Byron properties hide travel gems
LOOKING for somewhere to spend the weekend? Tucked away in the Byron Bay hills are the best spots to take in the sights.
Scattered around Byron Bay, I visited three different working "'farms" - The Farm, Summerland House Farm and Husk Distillery.
We began at Summerland House Farm, close to a little place called Alstonville.
It was a fantastic, windy drive from Lennox Heads where we had been staying, taking us past rows and rows of macadamia and guava plantations and paddocks with cows.
The farm itself is known for its avocados and macadamias. You can take twice-daily farm tours here with their tractor and carriage. They employ 89 employees with disabilities.
We picked up natural-roasted macadamias nuts, relaxed in the cafe and even checked out their plant nursery where I picked up a beautiful, trailing philodendron gold.
Our next stop was The Farm, and it was very, very hard not to fall in love with the hairy cows - Scottish Highlanders. They were super photogenic.
The Farm is a unique entity created as a bunch of different farmers bringing their animals and crops in as a collective. You'll find pigs, chickens and cattle here, as well as rows of different, rotating crops.
While I was upset to learn all the animals are eaten - even the Highlanders - the way they are raised is far more ethical than factory farming, which is a big plus for anyone who eats meat.
Our last stop returning to the Gold Coast was to Husk Distillery, which has been booming since they opened their cellar doors to the public this month.
The distillery creates the renowned Ink Gin, as well as a number of boutique sugarcane rums.
It was very busy when we arrived, but there is a lovely grassy knoll people can sit on, and their platter boards (including a vegan version), paired with their gin or rum cocktails meant there was no better way to finish the day.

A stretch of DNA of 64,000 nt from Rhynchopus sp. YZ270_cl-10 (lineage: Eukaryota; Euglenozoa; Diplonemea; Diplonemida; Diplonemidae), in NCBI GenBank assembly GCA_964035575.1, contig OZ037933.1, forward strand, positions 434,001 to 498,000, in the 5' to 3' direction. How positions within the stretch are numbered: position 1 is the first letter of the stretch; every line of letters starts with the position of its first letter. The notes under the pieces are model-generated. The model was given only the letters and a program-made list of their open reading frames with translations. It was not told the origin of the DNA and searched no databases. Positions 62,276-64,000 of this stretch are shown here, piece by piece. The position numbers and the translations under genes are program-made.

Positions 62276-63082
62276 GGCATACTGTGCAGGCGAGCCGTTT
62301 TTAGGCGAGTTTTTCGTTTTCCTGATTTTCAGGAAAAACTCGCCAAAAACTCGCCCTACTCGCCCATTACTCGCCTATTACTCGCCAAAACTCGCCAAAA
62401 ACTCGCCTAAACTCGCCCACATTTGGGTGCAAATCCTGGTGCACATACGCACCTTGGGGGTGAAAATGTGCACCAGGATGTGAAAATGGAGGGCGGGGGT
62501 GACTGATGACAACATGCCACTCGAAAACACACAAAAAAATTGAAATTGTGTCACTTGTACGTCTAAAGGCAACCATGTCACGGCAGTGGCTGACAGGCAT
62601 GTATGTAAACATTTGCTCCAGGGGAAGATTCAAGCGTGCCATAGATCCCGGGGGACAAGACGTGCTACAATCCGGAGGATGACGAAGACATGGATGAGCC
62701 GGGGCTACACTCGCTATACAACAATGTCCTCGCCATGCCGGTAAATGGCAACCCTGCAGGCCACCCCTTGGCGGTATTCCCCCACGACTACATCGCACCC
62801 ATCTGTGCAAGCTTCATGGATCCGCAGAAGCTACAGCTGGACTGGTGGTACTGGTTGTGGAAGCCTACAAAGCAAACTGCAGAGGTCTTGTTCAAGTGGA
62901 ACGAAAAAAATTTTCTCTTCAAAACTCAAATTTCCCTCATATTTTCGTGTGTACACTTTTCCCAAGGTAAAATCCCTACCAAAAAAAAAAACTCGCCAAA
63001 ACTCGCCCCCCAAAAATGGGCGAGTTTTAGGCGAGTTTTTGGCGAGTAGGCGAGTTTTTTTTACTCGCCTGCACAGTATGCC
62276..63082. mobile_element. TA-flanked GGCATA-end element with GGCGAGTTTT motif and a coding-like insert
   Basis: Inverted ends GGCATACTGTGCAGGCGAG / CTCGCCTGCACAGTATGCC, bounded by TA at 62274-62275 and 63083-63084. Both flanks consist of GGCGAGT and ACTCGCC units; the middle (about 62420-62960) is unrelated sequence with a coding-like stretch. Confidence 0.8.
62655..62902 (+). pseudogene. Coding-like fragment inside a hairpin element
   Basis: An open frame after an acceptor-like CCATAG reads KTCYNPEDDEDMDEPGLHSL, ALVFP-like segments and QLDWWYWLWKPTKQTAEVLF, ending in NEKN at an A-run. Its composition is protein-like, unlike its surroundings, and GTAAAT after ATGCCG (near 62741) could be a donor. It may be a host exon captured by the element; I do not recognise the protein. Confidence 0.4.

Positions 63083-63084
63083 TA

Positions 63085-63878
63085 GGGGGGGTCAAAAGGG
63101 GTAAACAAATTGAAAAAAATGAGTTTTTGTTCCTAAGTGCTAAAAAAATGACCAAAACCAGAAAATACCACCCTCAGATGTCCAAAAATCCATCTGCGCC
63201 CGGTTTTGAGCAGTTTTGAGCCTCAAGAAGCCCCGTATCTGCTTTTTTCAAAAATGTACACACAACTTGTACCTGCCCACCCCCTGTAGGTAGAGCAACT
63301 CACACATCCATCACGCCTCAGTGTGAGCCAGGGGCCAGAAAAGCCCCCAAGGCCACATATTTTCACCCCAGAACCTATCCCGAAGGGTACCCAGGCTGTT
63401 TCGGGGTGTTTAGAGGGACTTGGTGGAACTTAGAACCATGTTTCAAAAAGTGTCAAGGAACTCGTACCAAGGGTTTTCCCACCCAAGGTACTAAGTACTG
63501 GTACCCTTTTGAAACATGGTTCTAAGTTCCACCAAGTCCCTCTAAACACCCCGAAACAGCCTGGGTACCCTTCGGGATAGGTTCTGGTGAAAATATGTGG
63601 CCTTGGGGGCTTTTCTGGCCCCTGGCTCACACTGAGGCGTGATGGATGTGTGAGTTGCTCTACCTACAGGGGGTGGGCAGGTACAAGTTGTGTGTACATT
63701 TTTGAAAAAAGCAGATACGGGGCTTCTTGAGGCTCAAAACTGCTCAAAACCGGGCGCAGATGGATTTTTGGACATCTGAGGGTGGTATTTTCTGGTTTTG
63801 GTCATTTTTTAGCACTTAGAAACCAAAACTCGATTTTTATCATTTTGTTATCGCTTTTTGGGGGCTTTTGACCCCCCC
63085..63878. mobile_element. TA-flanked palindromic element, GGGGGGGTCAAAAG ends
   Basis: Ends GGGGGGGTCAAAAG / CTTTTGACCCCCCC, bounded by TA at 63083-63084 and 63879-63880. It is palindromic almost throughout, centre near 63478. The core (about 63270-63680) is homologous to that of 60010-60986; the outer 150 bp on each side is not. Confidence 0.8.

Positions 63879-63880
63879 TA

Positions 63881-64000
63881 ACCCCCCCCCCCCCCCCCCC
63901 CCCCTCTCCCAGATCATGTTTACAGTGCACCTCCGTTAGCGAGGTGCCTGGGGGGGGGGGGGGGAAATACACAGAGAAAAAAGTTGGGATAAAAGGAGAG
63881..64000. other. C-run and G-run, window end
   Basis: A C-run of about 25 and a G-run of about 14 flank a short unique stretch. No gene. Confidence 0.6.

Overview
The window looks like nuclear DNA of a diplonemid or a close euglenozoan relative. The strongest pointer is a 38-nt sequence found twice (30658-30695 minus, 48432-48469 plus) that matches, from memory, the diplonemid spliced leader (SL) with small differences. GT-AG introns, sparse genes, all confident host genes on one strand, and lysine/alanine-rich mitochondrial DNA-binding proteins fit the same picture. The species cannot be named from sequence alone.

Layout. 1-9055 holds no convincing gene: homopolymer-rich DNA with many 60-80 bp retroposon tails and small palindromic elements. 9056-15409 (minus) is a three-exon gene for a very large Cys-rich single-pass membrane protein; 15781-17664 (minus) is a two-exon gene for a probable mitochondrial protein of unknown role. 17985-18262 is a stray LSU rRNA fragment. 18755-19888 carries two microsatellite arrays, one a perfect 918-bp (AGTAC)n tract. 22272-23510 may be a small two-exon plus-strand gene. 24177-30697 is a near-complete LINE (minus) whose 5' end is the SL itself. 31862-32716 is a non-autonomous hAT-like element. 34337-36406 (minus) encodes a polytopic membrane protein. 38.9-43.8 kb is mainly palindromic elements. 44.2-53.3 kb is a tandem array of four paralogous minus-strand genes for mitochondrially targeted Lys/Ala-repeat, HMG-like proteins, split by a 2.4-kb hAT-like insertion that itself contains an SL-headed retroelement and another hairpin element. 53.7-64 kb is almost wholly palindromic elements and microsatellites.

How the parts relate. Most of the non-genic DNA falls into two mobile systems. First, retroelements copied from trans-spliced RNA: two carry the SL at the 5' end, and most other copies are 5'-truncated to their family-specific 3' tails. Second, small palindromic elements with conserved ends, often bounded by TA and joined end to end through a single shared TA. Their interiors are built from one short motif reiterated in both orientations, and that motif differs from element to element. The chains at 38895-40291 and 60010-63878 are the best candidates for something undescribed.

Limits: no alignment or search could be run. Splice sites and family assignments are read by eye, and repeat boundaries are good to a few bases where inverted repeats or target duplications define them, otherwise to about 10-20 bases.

WHILE YOU'RE THERE... DO
You can easily squeeze in a visit to Macadamia Castle on your way to all these places, if hot roasted macadamias are your thing.
They also have an animal farm here for the kids, but I find the main drawcard is indeed the variations of freshly roasted macadamia nuts you can try.
They had macadamia nuts mixed with variations such as lime pepper, garlic, honey coconut or chilli, plus a myriad of other tastes.
Their gift shop is quite expansive and you'll find a few interesting products, including hemp shampoo, natural mueslis from the area and aromatic soaps.
The roads on the way to the farms are choc-a-blok with families offering their home-grown vegetables through honesty boxes.
There were plenty of mandarins available, avocados, lemons and other veggies.
We even found an honesty box with bunches of carrots strung up, pumpkins, lemons and, of course, more mandarins.
A few also offered spinach, but they had perhaps sold out, so we missed out on fresh spinach. But we did score a big bag of mandarins for $1.
EAT AND DRINK
The trip to visit these spots can be spread out across a few days and if you so decide to stay the night, then visiting amazing little eatery No Bones in Byron Bay is a must.
It's plant-based and sits on the cusp of fine-dining and comfort food.
Think a roasted onion stuffed with a creamy macadamia and truffle dip with toasted sourdough, faux chicken skewers with satay sauce, or my personal favourite, their chef's special that night, a creamy laksa soup.
They also have other mouth-watering items on their menu, but by then we were already stuffed.